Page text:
Rimini, Italy, a city in Emilia-Romagna region, on the Adriatic Sea, 150 miles (240 km) north of Rome. It is a popular seaside resort, with an extensive sand beach and modern facilities, and it is also a seaport and fishing center. Rimini is known for its historic Roman and Renaissance structures. The Arch of Augustus, erected in 27 B.C., is the oldest Roman structure. Most notable of the Renaissance buildings is the Malatesta Temple, built around 1450 by Sigismund Malatesta, a member of the family that ruled Rimini for two centuries.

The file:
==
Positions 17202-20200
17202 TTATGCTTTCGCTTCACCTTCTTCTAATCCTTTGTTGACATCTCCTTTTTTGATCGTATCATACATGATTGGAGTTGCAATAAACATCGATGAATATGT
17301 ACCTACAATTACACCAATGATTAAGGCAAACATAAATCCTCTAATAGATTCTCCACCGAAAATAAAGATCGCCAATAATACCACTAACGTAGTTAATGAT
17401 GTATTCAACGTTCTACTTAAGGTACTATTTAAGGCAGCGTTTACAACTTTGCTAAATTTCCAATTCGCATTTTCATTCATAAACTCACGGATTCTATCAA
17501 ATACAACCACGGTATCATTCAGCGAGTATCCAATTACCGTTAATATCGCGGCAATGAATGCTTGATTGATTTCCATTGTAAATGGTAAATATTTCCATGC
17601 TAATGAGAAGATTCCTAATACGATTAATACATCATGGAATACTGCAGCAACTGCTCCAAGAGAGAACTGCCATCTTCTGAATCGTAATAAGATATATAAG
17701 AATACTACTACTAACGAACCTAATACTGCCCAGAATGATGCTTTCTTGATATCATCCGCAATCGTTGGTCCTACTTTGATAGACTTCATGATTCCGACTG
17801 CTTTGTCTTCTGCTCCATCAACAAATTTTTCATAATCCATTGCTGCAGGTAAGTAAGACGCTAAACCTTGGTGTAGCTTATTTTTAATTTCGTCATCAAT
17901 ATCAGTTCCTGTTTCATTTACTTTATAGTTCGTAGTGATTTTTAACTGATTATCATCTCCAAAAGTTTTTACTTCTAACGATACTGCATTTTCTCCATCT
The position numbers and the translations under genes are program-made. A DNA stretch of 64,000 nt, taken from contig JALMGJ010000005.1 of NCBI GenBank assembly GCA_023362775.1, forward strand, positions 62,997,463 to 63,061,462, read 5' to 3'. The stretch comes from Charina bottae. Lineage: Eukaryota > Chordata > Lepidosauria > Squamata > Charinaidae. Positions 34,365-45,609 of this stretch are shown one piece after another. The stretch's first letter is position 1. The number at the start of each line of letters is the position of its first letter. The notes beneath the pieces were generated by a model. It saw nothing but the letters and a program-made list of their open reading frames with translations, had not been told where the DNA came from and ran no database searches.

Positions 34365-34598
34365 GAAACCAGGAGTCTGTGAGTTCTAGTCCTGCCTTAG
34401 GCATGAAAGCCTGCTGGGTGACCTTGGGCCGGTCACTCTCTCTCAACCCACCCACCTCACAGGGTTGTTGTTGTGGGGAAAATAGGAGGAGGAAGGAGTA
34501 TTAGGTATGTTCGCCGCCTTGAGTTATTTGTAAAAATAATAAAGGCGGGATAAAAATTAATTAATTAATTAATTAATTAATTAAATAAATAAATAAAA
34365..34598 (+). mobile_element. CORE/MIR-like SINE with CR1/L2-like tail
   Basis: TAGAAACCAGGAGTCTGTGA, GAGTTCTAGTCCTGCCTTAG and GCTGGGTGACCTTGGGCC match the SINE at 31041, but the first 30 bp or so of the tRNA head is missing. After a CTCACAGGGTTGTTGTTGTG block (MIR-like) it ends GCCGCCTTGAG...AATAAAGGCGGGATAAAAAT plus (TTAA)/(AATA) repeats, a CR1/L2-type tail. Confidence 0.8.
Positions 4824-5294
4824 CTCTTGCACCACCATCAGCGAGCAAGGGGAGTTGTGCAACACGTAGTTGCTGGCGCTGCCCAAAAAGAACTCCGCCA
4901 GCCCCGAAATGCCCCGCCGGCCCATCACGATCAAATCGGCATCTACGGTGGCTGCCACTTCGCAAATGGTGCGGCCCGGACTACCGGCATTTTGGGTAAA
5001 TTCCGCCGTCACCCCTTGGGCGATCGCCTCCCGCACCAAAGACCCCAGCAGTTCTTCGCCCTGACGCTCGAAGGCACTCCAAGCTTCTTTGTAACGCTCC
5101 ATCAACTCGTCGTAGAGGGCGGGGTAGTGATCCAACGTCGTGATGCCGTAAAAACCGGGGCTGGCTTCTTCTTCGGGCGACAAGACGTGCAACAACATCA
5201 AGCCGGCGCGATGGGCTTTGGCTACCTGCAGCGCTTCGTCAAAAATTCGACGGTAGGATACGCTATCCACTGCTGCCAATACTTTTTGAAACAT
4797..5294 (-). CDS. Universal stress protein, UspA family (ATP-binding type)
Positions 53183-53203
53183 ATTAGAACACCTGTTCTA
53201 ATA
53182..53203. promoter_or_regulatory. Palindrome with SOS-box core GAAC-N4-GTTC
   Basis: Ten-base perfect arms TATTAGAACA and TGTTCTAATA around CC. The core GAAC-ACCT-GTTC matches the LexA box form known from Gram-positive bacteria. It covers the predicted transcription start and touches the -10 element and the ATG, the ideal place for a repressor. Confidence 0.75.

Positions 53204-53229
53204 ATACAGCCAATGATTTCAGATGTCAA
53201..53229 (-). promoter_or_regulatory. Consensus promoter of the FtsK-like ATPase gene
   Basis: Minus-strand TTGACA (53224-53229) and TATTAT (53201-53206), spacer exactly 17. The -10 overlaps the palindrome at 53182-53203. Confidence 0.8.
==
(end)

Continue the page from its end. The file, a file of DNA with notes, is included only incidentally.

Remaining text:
Rimini occupies the site of the Umbrian city of Ariminum. It became a Roman colony in 268 B.C., and passed under a succession of rulers until annexed to Italy in 1860.